The media are reporting that next week the United States Preventive Services Task Force (USPSTF) will issue new recommendations that advise healthy men to stop getting PSA tests for prostate cancer. Let the screening battles begin!

These recommendations follow those released in 2009 by the USPSTF on mammography screening, and I hope that they are better prepared this time than last time for the barrage of criticism they faced. But the bottom line is this: when it comes to PSA testing, the evidence shows that PSA testing does not save lives even though we initially hoped that it would and did!

I know this is not what we want to hear. We want to believe that if we can just find cancers early we can save lives. But the more we learn about cancer and how it works, the more we realize how much more complicated this is.

It turns out that you need more than a cancer cell to cause clinical life threatening disease. You need the cancer cell to be in an environment that is egging it along. We are all walking around with cancer cells. Our goal shouldn’t be to find every cell with the mutations of a cancer. Our goal needs to be to find the ones that are going to do us in.

Studies show that if you look hard enough you will find prostate cancer cells in about 30% of all 40-year-old men. Studies have also shown that about 30% of women who die of something else at age 50 have microscopic breast cancer cells. If we treat every one of these cells with shock and awe (surgery, radiation, and chemotherapy) as if it were going to kill us, we will suffer the collateral damage that all these treatments have, without the benefits.

It is time we go beyond wishful thinking like, If I just get this test, I will be saved! We need to be realistic and figure out a way to determine which cancer cells or what local environment will lead to serious disease and which cancer cells can be left alone because they will never do any harm.

We like simple messages like, early detection saves lives. But the real message is complex: Early detection of a clinically significant cancer will save lives, while early detection of a clinically insignificant cancer will only cause side effects without benefit. Of course, complicated messages like these don’t make great slogans. But I think the public ┬áis smart enough to understand the truth. Don’t you?

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5 Responses to Not All Early Detection Saves Lives!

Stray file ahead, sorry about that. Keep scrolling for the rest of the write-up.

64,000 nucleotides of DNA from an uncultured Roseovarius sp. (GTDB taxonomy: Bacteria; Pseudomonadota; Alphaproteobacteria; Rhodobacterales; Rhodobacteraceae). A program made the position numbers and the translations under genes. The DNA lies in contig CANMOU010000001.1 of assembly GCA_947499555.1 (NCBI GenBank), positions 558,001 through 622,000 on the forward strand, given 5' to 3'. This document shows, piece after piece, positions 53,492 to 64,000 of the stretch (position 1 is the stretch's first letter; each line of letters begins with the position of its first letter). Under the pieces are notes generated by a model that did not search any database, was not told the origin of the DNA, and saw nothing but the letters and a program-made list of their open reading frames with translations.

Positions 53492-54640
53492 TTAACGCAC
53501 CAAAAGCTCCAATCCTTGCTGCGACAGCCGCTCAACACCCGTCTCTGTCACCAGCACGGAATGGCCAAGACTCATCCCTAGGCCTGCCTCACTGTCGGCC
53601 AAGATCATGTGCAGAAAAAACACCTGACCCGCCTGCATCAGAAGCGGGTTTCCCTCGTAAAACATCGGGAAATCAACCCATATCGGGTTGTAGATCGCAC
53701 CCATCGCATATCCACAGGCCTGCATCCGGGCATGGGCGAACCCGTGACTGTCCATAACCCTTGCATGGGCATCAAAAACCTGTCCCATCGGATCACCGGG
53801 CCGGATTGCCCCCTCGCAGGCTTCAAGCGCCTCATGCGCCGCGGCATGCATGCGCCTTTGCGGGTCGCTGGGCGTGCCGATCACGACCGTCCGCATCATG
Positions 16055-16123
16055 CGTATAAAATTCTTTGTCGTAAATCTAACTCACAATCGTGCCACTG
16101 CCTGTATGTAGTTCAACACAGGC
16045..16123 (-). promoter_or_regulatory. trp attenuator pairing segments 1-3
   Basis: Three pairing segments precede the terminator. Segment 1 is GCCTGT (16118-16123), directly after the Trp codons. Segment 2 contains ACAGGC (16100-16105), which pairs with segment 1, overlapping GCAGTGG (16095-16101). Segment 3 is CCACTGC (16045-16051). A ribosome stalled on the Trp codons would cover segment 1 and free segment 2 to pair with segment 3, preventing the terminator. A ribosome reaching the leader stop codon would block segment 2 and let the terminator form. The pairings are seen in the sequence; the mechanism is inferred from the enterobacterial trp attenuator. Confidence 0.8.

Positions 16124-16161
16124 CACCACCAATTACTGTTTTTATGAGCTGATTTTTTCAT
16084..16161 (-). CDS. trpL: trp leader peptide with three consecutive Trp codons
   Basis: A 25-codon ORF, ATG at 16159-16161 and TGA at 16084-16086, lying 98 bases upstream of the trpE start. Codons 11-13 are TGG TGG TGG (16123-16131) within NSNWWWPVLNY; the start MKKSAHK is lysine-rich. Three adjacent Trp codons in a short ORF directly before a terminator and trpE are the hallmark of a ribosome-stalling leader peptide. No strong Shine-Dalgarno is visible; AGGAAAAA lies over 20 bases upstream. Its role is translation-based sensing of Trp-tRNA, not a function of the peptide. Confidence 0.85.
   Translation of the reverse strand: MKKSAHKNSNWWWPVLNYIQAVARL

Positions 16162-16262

1. ncw says:

    first of all, i agree with your blog title, not with the summary. having said that, i have some concerns that personally affect me. with this recommendation, is there any reference to the patients that are diagnosed at a late stage because of painful bone metastases, pathologic fractures, local bladder/bowel invasion, and impotence (from the disease and not the treatment) and the recourse they have against their pcp or urologist for failure to diagnose? until that occurs, this is a nonissue.

  2. Emma Ogens says:

    I do not believe that the USPSTF panel picked to determine what tests we should have or not have is their responsibility. They do not have expertise in athe areas. Look to see who is on the panel chosen by Kathleen Sebelius.

    Let the doctors do what they do best in their individual fields.

    The urologists and oncologists have no say.

  3. Dana Isherwood says:

    The PSA test alerts doctors that the patient should be monitored. Surgery and subsequent treatment are usually the result only after a long time of “watching”. Your blog made it sound as if a single cancer cell will trigger complicated treatment. Not true. The USPFTS had not a single urologist on its panel. In spite of their denial, this is another case of cost cutting.

  4. Dr Susan Love says:

    To ncw your issue is a different one, but often the biology of the tumor trumps the timing. To Dana Isherwood and Emma Ogens the people appointed to the USPFTs task force are chosen for their expertise in analyzing this kind of data. Physicians are trained to treat individual patients not to analyze large studies. The recommendations are for public policy. Obviously each person needs to discuss with their doctor what the right approach is for them based on the studies and the patient and the doctors experience.

  5. Helene Schonbrun says:

    Surviving is the ultimate goal, but aren’t there advantages to catching the cancer at an earlier stage (in terms of medication needed and lower risk of recurrence)? Even though I may have survived even if I had found my cancer at a later stage, it was a great benefit to have found it at Stage 1.

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